The subpar, often inhumane conditions of these factories were infamous for the lack of care shown for the comfort or safety of the workers involved. For example, if a worker was seriously injured on the job, they were out of luck. Typically, commoners did not have access to the legal system. This left them unable to sue for compensation and without legal recourse in general. On top of that, if the injury was serious, they often found themselves suddenly out of a job and without pay as well.


Finally, there was the maltreatment and disrespect of the workers by the bosses themselves. This could manifest in a number of different ways, all of which sent their employees an “I don’t need you as much as you need me” message.


For example, many bosses paid their workers minimal wages (and on top of that, women and children were also paid significantly lower than the men by their sides) or even detestably compensated workers with vouchers only redeemable at company stores. The last option kept a company’s workforce trapped within its own system. It created a form of unofficial servitude and dependence that didn’t allow exhausted workers to properly rest or heal from the horrible work conditions they faced on a daily basis. Needless to say, there’s a reason Charles Dickens called workplaces from this era “dark satanic mills.”

A 21st-Century Comparison

Clearly, in comparison, modern-day companies have improved by leaps and bounds in not just workplace safety but the overall respect of employers towards employees. Modern employees have recourse when a business doesn’t attend to safety concerns. Employers also provide compensation for things like missed time for work-related illnesses, accidents, injuries, medical expenses, and even funeral costs following fatal accidents.


In addition, modern workplaces are often safer, although dangers and complications can still show up in nefariously subtle forms, with the most common injuries being slips, trips, and falls due to poor workplace ergonomics. This has grown in importance as desk jobs have become more and more common.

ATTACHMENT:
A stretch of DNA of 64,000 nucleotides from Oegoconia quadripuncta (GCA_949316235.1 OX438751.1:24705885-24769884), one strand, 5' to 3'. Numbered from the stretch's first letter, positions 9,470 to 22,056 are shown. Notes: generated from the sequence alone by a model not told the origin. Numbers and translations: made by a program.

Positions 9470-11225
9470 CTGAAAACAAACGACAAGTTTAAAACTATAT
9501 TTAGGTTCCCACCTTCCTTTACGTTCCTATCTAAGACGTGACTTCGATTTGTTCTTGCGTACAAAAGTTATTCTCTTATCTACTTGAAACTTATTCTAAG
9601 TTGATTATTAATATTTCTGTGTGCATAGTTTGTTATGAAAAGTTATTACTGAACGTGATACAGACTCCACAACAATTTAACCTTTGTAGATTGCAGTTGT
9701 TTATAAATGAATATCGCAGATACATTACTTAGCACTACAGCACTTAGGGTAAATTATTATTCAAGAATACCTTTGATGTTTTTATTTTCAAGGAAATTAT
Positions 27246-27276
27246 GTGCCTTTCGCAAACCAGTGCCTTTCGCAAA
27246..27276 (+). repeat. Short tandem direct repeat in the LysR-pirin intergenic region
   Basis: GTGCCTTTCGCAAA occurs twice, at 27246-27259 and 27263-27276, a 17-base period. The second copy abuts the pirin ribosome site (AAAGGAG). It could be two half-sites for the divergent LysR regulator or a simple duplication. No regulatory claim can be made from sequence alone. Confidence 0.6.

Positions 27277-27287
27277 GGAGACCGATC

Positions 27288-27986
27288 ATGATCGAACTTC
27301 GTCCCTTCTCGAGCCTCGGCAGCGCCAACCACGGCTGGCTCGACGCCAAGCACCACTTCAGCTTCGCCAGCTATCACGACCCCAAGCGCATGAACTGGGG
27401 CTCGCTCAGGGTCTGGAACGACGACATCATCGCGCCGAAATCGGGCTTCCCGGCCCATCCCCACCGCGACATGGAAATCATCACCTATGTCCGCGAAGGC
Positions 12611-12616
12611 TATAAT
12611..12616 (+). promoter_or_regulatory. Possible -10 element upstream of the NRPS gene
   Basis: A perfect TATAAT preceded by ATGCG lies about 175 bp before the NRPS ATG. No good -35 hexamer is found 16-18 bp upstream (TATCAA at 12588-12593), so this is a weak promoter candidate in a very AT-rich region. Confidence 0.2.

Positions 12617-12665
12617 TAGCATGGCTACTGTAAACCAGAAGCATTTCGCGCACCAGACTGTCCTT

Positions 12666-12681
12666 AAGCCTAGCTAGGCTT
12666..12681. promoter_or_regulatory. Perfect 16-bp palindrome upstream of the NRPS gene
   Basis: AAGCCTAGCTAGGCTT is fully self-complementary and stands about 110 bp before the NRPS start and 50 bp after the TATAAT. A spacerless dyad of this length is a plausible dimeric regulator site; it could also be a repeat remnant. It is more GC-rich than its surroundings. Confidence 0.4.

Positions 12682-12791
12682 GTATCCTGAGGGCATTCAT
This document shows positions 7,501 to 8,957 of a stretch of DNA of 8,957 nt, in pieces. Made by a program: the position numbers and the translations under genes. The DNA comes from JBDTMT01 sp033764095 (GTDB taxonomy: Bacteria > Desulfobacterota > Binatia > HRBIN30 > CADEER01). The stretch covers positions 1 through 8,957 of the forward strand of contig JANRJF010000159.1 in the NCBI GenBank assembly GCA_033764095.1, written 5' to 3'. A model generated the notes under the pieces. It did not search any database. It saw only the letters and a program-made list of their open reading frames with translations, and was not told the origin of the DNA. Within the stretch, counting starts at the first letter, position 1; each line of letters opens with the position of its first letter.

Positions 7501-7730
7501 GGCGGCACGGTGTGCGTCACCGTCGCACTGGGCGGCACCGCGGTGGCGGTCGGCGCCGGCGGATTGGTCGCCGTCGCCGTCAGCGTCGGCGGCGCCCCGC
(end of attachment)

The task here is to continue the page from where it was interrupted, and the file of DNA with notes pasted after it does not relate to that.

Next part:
Nevertheless, the inherent care and concern that an employee can expect from the average employer in the 21st century (whether it comes from genuine interest, fear of legal repercussions, or a combination of the two) are head and shoulders above the horrifying conditions that so many workers faced throughout the 18th century.


Child labor was common. Wages were also pitifully low, insultingly reduced for women and children, and often cunningly woven into intra-company compensation systems that trapped employees and left them with no options. In addition, dirty, light-deprived workplaces were commonplace, especially in factories, which naturally threatened the health of all people who worked within them. When 18th- and 21st-century workplace environments are held up in comparison, there can be no doubt that the world has seen significant improvement in workplace safety as the last few hundred years have gone by.

About the Author:

Frankie Wallace contributes to a wide variety of blogs and writes about many different topics, including politics and the environment. 
Wallace currently resides in Boise, Idaho and is a recent graduate of the University of Montana.